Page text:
In true Web 2.0 fashion, Spock uses tags to place people into categories. By exploring these tags, you will find even more people that might be of interest. Users can even register on Spock to add and edit tags and information about people.

Over all, Spock seems like a great search engine to me. The fact that users can contribute to the content, a fact that has made Wikipedia to what it is today, combined with good relevancy and a clean interface it has a promising future. It also shows how it is possible to compete with Google and the other giants at the search market by focusing on a specific target and deliver an excellent search experience in that particular area.

Interesting New Search Features

Out on the web there are a large number of small search engines that try to stand out and maybe take some of the market shares from Google. Many of them have interesting search features.

I would like to introduce some of them in order to help other realize that search can (and should) be a bit more then a search bar and a list of hits. A number of these alternative search engines have focused on the visual presentation of the search result in interesting ways. For example the search engine quintura uses tag clouds of related terms and concepts to the original query.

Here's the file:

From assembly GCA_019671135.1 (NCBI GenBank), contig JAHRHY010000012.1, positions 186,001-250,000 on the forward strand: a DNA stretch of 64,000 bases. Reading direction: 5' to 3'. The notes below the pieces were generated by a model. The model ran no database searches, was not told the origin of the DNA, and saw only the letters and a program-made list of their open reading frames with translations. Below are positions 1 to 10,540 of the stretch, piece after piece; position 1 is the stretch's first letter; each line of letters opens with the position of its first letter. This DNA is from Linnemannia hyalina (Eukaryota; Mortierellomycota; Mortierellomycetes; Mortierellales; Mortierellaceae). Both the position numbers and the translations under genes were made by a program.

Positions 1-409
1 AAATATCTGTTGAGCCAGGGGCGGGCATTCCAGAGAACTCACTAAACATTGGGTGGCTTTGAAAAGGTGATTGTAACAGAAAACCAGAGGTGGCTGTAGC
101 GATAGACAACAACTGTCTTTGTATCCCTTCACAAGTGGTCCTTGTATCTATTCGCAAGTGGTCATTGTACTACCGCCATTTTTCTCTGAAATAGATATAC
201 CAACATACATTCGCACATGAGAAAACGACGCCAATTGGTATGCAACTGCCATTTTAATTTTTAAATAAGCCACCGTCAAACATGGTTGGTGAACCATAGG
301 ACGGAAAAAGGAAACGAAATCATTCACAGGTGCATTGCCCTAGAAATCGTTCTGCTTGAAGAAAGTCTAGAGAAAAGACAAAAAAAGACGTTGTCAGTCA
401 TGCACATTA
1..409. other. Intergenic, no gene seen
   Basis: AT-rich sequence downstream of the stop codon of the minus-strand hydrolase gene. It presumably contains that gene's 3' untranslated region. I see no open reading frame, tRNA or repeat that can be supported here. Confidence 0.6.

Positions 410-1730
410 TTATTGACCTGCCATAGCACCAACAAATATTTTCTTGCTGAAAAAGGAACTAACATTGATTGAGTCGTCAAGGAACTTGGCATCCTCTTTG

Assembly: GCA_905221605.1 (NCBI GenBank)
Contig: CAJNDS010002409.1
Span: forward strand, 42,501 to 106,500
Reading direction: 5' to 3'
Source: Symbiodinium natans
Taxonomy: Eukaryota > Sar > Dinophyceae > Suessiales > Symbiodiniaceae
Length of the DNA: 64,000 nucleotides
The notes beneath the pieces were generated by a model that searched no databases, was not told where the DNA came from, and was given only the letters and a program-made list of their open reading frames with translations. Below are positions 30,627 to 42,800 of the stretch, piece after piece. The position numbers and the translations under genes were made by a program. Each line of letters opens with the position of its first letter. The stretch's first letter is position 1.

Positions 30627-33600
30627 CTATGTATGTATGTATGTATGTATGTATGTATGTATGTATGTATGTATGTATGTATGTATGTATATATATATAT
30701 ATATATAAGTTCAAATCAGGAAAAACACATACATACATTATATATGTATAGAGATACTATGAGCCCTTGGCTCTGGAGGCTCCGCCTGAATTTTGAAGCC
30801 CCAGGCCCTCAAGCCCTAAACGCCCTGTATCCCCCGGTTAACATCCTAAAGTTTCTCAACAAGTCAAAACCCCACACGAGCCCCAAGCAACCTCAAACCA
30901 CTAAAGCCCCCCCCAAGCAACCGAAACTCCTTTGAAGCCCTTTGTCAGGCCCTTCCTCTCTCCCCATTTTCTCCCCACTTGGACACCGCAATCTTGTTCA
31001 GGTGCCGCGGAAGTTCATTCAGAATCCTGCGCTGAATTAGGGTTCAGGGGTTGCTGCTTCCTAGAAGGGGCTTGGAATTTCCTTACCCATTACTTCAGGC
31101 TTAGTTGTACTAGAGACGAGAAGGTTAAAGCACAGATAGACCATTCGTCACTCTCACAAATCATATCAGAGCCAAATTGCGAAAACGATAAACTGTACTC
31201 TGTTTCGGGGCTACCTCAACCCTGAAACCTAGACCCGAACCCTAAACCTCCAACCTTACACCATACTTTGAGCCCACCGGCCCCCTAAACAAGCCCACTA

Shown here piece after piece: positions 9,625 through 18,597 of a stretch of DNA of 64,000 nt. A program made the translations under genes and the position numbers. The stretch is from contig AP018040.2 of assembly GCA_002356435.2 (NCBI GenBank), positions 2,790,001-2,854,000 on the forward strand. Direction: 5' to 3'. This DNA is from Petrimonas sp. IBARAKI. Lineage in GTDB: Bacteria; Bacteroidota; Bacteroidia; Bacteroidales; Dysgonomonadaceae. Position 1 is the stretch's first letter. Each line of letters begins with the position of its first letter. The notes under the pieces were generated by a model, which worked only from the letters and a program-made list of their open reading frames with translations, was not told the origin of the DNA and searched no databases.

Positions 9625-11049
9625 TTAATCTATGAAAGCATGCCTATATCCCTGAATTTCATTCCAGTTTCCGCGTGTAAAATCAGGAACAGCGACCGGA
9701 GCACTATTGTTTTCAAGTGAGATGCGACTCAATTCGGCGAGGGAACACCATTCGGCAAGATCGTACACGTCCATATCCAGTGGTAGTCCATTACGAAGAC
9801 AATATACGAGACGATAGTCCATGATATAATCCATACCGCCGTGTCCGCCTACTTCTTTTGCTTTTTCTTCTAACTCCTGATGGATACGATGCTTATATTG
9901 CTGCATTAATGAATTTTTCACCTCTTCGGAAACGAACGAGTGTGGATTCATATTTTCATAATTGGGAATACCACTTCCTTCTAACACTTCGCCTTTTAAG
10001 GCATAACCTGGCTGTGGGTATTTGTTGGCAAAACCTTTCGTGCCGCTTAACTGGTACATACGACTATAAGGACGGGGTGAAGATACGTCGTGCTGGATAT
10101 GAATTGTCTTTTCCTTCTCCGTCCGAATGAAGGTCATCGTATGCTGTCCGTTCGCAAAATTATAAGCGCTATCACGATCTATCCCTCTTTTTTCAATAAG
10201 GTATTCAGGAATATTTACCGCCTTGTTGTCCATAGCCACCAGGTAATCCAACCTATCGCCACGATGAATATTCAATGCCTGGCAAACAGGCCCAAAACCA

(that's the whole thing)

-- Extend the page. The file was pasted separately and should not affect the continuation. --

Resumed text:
A slightly different approach has been taken by mnemomap and webbrain that presents related concepts in a graph instead. The other part is to visually show the divisions of the search results into different categories so they can easily be navigated through but also to give a quick overview of the subject, examples of that can be seen at e.g. mooter and kooltorch. Finally I would also like to mention kartOO that have, in my opinion, gone one step further and even presents the links to the search results with images and icons.

In conclusion one can say that the ability to graphically visualize the search result so that it is possible to get a quick overview of a particular subject can prove to be a very important feature in future search solutions. It would not only help users find what they want to know, but also help them get a better and wider understanding of a particular subject, without forcing them to read through a large chunk of (hopefully) relevant text.

The search result and related concepts can be presented graphically instead. That will also take advantage of the fact that people can take in a lot more information through an image then by reading text. Further it can help the user to easily see if he or she is on the right track and make possible refinements to the query even before any returned document has been read through, thus saving valuable time, which today is more important then ever.